Israel is a foreign body in the Middle East and the Jewish people have no historic connection or right to the land, Israel’s enemies claim. It’s a false and persistent allegation, used to delegitimize the Jewish state, and should be vigorously challenged.
Gloria Greenfield’s one-hour documentary, Body and Soul: The State of the Jewish Nation, which has been screened at Jewish films festivals and private events in the United States and Canada, takes up the challenge.
The premise of the film is clear and compelling.
The Jewish people have had an unbroken 3,000-year connection with Israel, and the Jewish presence there is indisputably supported by archeological ruins, the Western Wall, the Jewish holiday cycle, Jewish prayers and rituals, biblical texts and Assyrian and Greek texts.
In an era when Israel’s legitimacy has begun to be questioned with increasing rancor, it’s important to know that Israel is not a settler state like French Algeria and that Israelis cannot be compared to the pieds noirs.
Contrary to the tales fabricated by myth makers, Israel did not emerge in a vacuum. Israel has been in the hearts and minds of Jews, whether religious or secular, and is not an artificial construct. Historically, culturally, linguistically and religiously, Israel is vibrantly real.
Greenfield conveys this salient point through interviews with academics, a former chief rabbi, a journalist, a lawyer and two politicians, among others.
Ruth Wisse, a Canadian teaching at Harvard University, points out that Jews regained their sovereignty in Israel in the same decade as the Holocaust. That’s a miracle of biblical proportions, she observes.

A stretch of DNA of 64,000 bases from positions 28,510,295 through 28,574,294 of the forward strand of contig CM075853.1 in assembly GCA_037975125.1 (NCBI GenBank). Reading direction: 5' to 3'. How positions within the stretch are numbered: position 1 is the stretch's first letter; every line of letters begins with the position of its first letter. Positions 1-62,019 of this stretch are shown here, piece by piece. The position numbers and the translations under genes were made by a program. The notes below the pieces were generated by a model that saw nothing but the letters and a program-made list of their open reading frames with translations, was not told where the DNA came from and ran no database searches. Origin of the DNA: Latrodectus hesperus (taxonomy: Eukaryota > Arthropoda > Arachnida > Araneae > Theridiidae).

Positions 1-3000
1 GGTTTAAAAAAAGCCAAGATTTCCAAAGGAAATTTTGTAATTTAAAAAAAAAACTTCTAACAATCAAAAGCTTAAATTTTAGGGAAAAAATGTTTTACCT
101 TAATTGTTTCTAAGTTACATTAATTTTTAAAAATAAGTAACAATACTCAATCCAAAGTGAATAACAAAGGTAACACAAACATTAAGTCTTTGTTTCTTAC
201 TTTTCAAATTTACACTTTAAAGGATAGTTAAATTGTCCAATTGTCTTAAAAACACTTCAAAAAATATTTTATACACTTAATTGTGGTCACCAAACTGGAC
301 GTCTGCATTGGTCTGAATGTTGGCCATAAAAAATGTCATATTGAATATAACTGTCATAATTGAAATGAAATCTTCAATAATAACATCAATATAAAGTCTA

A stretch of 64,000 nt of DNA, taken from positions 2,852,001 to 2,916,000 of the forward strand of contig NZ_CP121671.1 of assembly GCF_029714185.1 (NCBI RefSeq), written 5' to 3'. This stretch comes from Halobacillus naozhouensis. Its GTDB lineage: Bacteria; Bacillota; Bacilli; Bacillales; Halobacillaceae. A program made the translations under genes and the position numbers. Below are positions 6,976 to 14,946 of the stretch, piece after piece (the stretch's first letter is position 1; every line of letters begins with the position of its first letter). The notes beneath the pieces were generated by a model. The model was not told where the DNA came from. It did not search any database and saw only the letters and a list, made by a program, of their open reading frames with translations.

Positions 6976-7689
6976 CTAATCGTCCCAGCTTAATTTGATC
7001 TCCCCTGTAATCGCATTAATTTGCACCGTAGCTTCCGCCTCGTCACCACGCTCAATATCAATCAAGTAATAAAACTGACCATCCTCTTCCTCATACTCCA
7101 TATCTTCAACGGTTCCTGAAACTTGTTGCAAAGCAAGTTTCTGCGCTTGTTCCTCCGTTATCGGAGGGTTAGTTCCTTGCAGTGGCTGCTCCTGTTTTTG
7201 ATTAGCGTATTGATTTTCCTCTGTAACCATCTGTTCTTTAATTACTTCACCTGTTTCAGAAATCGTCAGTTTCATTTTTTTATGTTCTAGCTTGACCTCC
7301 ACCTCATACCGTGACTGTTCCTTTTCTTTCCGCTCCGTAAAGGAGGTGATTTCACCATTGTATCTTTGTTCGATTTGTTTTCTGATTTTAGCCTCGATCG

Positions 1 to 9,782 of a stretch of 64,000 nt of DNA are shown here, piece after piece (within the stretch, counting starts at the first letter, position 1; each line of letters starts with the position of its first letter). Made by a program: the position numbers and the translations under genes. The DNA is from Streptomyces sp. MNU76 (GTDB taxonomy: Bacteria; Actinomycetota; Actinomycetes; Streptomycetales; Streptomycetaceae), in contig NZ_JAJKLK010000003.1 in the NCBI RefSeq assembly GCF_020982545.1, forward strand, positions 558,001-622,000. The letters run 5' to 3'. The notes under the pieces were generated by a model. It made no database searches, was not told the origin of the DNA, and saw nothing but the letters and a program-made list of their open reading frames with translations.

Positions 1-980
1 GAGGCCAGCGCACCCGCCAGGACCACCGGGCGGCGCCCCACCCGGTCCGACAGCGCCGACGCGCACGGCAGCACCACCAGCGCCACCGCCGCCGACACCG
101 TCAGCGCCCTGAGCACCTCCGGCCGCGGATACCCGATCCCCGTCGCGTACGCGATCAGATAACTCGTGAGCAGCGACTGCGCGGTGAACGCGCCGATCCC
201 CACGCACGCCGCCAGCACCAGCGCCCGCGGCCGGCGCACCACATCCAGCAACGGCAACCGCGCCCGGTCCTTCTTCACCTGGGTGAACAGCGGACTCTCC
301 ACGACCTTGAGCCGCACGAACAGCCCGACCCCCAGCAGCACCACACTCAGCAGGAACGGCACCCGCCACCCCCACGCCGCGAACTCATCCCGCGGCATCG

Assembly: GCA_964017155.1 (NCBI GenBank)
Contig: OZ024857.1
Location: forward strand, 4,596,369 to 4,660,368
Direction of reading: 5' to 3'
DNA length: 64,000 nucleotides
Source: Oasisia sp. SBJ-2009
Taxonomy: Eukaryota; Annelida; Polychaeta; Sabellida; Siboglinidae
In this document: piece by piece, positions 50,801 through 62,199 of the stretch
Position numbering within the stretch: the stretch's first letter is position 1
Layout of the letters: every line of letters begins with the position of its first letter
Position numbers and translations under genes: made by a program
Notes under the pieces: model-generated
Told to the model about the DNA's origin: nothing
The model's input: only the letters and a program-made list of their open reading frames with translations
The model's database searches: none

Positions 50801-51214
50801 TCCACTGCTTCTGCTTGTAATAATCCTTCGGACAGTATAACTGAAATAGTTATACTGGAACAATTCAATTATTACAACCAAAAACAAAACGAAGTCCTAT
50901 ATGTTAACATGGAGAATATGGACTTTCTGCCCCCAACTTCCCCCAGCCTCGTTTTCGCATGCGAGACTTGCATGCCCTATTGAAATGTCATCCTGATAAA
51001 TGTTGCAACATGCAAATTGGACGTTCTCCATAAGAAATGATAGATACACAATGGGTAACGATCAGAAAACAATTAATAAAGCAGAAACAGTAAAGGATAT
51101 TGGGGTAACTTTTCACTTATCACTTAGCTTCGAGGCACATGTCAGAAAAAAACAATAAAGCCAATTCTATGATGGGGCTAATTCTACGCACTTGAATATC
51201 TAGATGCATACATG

Jews have always lived in the Land of Israel, despite Babylonian, Roman, Byzantine, Arab, Crusader, Mamluk, Ottoman and British conquests. Greenfield claims that none of these conquerors considered Palestine their homeland. Palestine, to them, was a mere outpost, ruled from major Muslim cities like Cairo or Baghdad.
Strangely enough, the film virtually ignores the Arab inhabitants of Palestine, the Palestinians, who were deeply attached to its soil and could hardly be described as transients or strangers. Indeed, until 1948, Palestinians outnumbered Jews by a significant margin.
But as Body and Soul correctly argues, Jews were always an intrinsic part of the landscape in Palestine, even after the destruction of the first and second temples and the intolerant reign of the Crusaders. Jews created communities in Jerusalem, Hebron, Safad and Tiberias, the four holy Jewish cities, and from the 1840s onward, they comprised a majority of Jerusalem’s population.
The claim advanced by a Palestinian imam that Jews were merely “passersby” in Palestine is so ridiculous that it requires no further elaboration.
The late Hebrew University historian Robert Wistrich observes that the early Zionist movement was exclusively focused on Palestine rather than, say, Uganda. “Zion meant something,” he says.
Zionism was driven not just by the push of antisemitism but by the pull of religion, he adds.
In recounting the birth of Zionism, Body and Soul mentions such figures as Moses Hess and Theodor Herzl and delves briefly into the 1917 Balfour Declaration and the 1939 British White Paper.
Anita Shapira, an Israeli historian, claims that Israel was established despite the Holocaust and not because of it. I would beg to differ with her assumption. I would argue that Christian guilt over the Holocaust was definitely a factor in the passage of the Palestine partition plan, ratified by the United Nations on November 29, 1947. Shapira, however, acknowledges that the Holocaust galvanized American Jews to rally around the notion of the necessity of a Jewish state.
Body and Soul is generally an informative film, but by no means is it the last word on the topic.